Never was a list so serious

BluebirdTo kick off my Happiness Project, I made myself an official Happiness Project list.

Every project, before it can begin, requires a fancy supporting document, with at least a little colour, sometimes on the scale of a major arts and crafts event.  This one I wanted to do on my computer.

In a spectacular example of the wrong approach, I started the day with cookies, didn’t drink water, and spent nearly a day creating the list of my model Happiness plan.  The irony was not lost on me, as I flouted early entries ON the list, like hydrate; wrestled with text in a handwriting font when I could have written it by hand faster; and spent energy on an accessory, at best- creating a list instead of taking actions that were on the list.

I started out with a vision of digitally straight line tables and slick graphics, but never imagined it could take so long. I slaved away, using four different programs because I didn’t know how to make one do what I wanted, and got teeth-grindingly hungry and mad at the whole project.  I was too deep in it by then to give up, though.   There was probably a point of turn-around, where it would have made sense to write off the time already invested and not waste any more, but I missed it. Continue reading Never was a list so serious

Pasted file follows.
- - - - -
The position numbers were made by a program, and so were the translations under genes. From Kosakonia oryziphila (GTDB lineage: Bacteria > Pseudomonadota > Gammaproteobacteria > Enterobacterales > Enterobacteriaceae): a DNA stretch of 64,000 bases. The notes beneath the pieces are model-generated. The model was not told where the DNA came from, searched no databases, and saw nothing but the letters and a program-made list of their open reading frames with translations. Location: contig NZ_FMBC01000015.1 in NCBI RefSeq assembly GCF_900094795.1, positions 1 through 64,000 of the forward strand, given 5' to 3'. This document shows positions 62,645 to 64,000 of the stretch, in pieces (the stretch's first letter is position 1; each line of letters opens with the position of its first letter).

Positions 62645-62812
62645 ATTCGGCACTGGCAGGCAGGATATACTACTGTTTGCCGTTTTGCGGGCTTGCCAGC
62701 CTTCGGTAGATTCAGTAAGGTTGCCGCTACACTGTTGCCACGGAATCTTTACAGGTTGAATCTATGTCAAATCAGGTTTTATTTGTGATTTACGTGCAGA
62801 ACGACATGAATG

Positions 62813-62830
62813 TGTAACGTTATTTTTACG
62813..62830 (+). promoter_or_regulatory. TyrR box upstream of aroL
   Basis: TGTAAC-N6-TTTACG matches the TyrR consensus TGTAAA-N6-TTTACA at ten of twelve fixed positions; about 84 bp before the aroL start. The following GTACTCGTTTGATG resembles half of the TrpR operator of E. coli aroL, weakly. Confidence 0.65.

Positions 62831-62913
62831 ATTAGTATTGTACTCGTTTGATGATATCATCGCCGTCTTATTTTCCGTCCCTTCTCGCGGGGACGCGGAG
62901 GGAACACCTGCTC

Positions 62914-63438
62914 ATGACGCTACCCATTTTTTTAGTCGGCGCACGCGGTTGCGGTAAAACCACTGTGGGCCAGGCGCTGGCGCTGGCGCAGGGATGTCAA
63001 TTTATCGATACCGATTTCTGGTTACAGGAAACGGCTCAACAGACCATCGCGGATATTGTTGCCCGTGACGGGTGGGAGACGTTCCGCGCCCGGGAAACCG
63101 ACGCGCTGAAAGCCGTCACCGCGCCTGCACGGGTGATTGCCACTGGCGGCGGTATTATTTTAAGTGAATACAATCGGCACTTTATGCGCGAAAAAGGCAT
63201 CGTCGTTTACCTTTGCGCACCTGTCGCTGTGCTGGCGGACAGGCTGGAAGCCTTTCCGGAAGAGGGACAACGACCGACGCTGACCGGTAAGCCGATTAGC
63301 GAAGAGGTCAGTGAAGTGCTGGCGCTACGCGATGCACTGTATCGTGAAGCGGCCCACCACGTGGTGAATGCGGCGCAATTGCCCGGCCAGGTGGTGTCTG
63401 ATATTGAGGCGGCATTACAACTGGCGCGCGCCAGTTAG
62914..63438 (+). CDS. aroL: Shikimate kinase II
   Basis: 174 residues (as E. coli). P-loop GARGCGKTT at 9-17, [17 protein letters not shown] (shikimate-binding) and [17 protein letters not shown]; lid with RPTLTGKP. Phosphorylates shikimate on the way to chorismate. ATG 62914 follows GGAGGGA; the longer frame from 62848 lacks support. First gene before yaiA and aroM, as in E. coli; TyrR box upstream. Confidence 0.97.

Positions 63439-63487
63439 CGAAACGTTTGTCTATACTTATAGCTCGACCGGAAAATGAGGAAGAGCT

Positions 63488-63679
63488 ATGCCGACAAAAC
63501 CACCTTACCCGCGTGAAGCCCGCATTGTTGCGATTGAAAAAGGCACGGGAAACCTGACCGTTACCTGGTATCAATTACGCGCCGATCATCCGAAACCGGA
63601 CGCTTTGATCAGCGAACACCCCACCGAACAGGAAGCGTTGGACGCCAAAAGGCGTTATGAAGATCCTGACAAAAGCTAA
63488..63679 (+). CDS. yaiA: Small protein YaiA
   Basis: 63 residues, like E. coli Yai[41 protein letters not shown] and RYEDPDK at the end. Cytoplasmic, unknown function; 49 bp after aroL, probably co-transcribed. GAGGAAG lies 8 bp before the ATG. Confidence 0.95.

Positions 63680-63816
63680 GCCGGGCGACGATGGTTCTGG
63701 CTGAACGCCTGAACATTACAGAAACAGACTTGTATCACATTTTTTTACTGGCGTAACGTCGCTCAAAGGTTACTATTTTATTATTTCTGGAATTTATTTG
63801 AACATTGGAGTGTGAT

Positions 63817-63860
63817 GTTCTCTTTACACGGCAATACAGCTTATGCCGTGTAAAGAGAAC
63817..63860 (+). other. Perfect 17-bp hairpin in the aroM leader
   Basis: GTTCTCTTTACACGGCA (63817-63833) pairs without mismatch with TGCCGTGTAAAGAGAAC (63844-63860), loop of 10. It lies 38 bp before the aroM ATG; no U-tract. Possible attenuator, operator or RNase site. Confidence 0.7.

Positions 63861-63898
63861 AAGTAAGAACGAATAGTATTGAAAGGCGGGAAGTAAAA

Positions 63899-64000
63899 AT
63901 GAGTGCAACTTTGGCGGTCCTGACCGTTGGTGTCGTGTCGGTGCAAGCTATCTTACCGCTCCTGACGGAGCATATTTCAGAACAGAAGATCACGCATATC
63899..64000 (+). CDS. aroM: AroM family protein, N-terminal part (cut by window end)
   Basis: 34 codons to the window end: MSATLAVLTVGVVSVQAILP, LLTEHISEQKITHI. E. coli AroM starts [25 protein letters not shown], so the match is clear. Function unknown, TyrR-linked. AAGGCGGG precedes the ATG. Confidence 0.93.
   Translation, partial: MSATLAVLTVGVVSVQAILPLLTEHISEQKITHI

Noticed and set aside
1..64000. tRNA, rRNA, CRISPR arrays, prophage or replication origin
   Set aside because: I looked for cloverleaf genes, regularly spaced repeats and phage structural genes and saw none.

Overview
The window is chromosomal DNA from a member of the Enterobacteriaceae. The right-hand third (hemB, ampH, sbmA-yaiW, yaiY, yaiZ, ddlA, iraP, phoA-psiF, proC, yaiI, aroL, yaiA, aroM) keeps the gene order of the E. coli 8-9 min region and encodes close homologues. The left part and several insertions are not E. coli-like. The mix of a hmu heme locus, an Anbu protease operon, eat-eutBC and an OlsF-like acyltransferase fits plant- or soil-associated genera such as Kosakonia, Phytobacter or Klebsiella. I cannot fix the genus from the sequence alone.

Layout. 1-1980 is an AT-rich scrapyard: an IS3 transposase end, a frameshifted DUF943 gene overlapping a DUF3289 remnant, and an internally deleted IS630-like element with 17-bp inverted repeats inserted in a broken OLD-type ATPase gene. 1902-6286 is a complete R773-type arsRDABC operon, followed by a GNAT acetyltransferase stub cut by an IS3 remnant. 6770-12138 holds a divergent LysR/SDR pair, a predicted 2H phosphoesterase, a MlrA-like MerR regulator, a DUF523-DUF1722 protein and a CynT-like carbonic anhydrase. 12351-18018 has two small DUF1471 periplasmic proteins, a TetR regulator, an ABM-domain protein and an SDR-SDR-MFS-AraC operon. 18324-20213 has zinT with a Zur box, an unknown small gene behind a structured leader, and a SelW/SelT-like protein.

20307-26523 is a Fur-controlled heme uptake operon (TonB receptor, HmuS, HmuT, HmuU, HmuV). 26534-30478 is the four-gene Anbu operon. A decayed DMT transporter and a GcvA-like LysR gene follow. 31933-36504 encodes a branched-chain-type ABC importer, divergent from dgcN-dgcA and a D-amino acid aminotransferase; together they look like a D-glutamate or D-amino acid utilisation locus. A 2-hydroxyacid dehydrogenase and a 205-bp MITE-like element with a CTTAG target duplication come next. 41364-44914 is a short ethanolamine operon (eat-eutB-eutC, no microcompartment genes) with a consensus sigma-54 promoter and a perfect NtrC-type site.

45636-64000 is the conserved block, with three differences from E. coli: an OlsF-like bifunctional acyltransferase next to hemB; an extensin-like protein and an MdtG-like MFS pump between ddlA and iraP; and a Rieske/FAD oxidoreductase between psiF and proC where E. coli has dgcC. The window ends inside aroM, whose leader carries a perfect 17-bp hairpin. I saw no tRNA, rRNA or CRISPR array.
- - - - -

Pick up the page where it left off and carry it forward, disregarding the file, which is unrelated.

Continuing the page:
Rules, Adages, or Guidelines for Happiness

Ok, maybe there is a place for “Rules, Adages, or Guidelines” (Read my last post first).

Some from the book that I like:
Buy anything you want at the grocery store; cooking is always cheaper than eating out.
Start where you are (an essential part of the Law of Attraction).
Talk to strangers.
Be polite and fair.
By doing a little bit each day, you can get a lot accomplished, and What you do every day matters more than what you do once in awhile.
First things first.  Definitely.  It’s all about getting priorities straight.  Drinking enough water is critical to having enough energy to finish the project you blaze into, and eating before you blood sugar dives is crucial to having a mood that permits politeness and forgiveness.  Similarly, like “the cook eats first”, one has to take care of oneself before being capable of going out in the world and giving.  You must be replete to be generous (therefore taking care to “fill the tank” is essentially unselfish).
If it takes less than a minute to put away, or do it right, do it now.  My corollary:  If it’s almost as fast to do it as it is to write it on a list, just do it.
Things that make you happy don’t always feel happy.  Damn skippy.  Challenging and threatening things that make you feel nauseous in the doing can the most rewarding to have done.  To wit:  marathons.

Here’s a few all my own:
If a system doesn’t function, change the system.  My husband gives me fantastic feedback on whether a system works (like, where things belong).  If it works, he puts things back where they “go”, because that’s the easiest, obvious place to put them.  If the system doesn’t work, he finds someplace else to drop them that displeases me, and I know my so-clever system isn’t functional and needs to be adapted.  You can’t force people to fit a system; only the system can be changed.  Whole design industries have grown out of this.